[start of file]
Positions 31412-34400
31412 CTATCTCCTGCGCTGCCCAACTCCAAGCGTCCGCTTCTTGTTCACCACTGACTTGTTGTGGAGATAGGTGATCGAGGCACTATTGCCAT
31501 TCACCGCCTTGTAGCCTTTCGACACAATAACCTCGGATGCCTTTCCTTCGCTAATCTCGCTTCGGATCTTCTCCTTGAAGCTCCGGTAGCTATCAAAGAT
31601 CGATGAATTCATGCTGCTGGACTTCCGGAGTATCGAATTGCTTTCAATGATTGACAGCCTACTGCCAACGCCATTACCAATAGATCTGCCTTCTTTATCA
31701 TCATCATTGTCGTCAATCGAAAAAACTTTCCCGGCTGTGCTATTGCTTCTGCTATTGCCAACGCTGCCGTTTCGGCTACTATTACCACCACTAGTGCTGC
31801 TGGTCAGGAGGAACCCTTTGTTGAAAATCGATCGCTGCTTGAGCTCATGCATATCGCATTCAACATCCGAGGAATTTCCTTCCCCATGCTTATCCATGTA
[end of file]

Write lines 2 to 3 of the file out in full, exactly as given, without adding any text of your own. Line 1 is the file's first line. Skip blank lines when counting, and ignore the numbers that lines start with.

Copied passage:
31412 CTATCTCCTGCGCTGCCCAACTCCAAGCGTCCGCTTCTTGTTCACCACTGACTTGTTGTGGAGATAGGTGATCGAGGCACTATTGCCAT
31501 TCACCGCCTTGTAGCCTTTCGACACAATAACCTCGGATGCCTTTCCTTCGCTAATCTCGCTTCGGATCTTCTCCTTGAAGCTCCGGTAGCTATCAAAGAT